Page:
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It’s finally that time!  The season starts in just under 2 months so it’s time to get the first set of rankings out.  Today, I’ll be posting my top 50 overall for the upcoming year.  To save repeating myself, I’m going to limit what I write about guys who I had in my Way Too Early Top 20 to things that have changed for them, if any, and give more details on the other 30 players.  You can find my original top 10 post here and top 20 here.  Also, check out each team’s previews for additional in-depth analysis.  Let’s get to it!

1) Alex Ovechkin – Best goal scorer in the world, so far ahead of the pack in SOG that he stays atop my rankings.  You can make up the assists later.

2) Jamie Benn – Above average to elite in all categories, amazing track record of staying healthy.  He’s ahead of schedule in his rehab from hip surgery and won’t have an issue being ready for opening day.

3) Sidney Crosby – A horrible start didn’t stop Crosby from scoring 85 points.  I expect to see a slight uptick in points with a better start for the Penguins power play.

4) Tyler Seguin – Deciding to move him up one spot since the shot rate is so far ahead of McDavid’s.  Three straight seasons of over a point per game plus Seguin entering his prime at 24 makes me lean towards his safety in this spot.

5) Connor McDavid – If his shot rate goes up, McDavid will be worth this spot.  I fully expect him to battle for the most points in the NHL with good health.

6) Patrick Kane –  I expect him to be closer to a point per game like in the previous few seasons than the 1.3 per game of 2015-16.  As good as the Blackhawks PP is, 37 PPP for Kane is unlikely to be repeated.  If he repeats the shot rate, he can be worth this spot even with a drop off in points.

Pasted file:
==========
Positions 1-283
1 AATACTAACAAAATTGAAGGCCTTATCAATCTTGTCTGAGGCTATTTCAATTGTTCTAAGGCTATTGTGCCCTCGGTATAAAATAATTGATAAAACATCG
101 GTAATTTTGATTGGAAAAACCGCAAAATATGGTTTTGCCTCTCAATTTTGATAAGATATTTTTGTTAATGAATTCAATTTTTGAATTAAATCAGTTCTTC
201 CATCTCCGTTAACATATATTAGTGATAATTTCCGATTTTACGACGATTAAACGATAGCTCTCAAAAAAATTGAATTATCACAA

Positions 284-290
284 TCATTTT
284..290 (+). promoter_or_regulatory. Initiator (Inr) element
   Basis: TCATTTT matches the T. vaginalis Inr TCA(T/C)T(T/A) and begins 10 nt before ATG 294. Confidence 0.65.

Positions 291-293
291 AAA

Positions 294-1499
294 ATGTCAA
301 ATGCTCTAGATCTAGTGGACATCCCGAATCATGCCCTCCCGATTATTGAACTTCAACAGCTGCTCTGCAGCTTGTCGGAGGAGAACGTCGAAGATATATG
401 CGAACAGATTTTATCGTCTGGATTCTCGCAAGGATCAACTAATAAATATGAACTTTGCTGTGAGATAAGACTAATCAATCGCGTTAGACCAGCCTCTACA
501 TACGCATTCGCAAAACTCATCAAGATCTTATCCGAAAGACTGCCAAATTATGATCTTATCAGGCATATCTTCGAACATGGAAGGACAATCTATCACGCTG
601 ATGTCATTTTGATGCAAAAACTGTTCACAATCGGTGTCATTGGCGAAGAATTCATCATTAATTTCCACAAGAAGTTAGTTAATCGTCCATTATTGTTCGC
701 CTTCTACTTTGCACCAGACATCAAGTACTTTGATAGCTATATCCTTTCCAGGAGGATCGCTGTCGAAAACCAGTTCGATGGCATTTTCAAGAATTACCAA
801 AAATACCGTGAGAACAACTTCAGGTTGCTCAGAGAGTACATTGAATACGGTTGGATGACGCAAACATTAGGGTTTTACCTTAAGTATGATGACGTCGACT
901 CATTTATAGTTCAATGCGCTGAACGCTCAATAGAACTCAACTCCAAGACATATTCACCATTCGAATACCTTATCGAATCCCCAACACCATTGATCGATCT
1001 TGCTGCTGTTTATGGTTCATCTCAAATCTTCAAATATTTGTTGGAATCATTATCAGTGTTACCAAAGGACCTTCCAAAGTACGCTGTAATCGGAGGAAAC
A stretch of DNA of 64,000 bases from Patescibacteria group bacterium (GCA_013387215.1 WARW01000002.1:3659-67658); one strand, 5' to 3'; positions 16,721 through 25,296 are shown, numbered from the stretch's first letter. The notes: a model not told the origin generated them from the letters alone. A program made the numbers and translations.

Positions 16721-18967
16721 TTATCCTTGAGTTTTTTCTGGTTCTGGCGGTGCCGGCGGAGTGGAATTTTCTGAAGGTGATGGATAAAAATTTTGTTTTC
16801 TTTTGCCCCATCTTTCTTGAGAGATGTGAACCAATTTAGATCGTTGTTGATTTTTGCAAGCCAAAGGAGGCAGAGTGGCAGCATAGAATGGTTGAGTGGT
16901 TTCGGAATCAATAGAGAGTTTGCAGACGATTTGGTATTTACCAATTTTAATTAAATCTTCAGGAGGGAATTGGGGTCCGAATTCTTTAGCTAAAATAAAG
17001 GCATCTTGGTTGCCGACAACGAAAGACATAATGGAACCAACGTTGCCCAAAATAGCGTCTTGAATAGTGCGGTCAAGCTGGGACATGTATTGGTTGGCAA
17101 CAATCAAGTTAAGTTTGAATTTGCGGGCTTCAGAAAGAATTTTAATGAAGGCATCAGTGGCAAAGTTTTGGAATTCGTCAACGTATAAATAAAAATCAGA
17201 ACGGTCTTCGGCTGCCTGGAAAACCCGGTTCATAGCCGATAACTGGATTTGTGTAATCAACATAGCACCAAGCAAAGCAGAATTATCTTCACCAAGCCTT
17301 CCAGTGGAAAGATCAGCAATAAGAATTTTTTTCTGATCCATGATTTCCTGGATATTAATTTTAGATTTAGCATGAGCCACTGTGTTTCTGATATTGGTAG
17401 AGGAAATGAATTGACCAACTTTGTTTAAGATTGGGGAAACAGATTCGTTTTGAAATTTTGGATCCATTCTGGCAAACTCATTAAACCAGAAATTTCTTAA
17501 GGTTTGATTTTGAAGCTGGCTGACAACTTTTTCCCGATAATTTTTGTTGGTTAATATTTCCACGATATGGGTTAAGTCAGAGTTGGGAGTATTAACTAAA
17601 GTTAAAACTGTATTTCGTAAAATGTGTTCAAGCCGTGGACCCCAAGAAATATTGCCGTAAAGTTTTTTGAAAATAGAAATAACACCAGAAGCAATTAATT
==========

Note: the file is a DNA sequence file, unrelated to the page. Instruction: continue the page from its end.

7) Vladimir Tarasenko – Elite goals and shots while being above average across the board.  I’m betting on him getting the bigger role that he deserves but he can deliver this spot either way; there’s upside for Tarasenko to outperform this spot.

8) Erik Karlsson – Point per game with 50 PIM and over 3 shots per game from a defenseman?  Sign me up.

9) Steven Stamkos – I’m banking on a bounce back in his shot rate.  If that happens, 40 goals is a virtual lock with solid contributions elsewhere.

10) Joe Pavelski – Three straight seasons of 37+ goals and 70+ points.  Pavelski never misses time and is one of a few players you can count on having a positive plus-minus.

11) John Tavares – If the Isles power play fixes itself, then Tavares should be right at a point per game.

12) Braden Holtby – I hate taking goalies early but if I was, it’s Holtby.  As safe as they come right now.

13) Evgeni Malkin – As good as anyone on a per-game basis, he just misses 10+ games a year.  If you don’t want to take a big injury risk this early, then just take him off your board.

14) Ben Bishop – The best player last season; still uncertainty around the Tampa goaltending situation which brings him a little lower.

15) Brent Burns – 27 goals, 48 assists and 353 shots?  Even with taking a step back Burns is worth a second round pick.

16) P.K. Subban – Almost moved him up higher since the trade to Nashville should boost his value.  Took a step back last year yet was still the #8 D missing 14 games.  As consistent as they come with 60+ point upside.

17) Kris Letang – If he didn’t have an injury history, Letang would push the top 10.  He’s a virtual lock to miss 10+ games though.

18) Jack Eichel – Moved him down behind the defensemen mostly because you won’t have to take him anywhere near this high.  Upside is through the roof while 60 points with elite shots should be his floor.

19) Nikita Kucherov – Still only 23 years old and he was arguably the best player in the playoffs.  Should crack 70 points this year and if his linemates stay healthy around him, he could go even higher.

20) Evgeny Kuznetsov – 77 points with a +27 rating as a 23 year old; upside for even more with only 18 power play points.

21) Taylor Hall – Hall was a monster in the first half of the season before dropping off at the end of the season.  Still, 65 points in 82 games with 54 PIM and 286 SOG is outstanding.  Hall is now a member of the Devils and will be expected to carry their offense; don’t let the move scare you because he’s away from McDavid. With only 12 PPP last season, I expect him to improve and take another step forward.  I think he reaches 30 goals for the first time with 40+ assists.

22) Blake Wheeler – Extremely underrated for years now, Wheeler just had his best season with 26 goals and 52 assists.  He’s always a plus in PIM and shots as well.  I expect the Jets to bounce back in a big way this season on the back of their top line (more on them soon).  The floor is so high and with a better power play, Wheeler could cross 80 points while being a plus in all categories.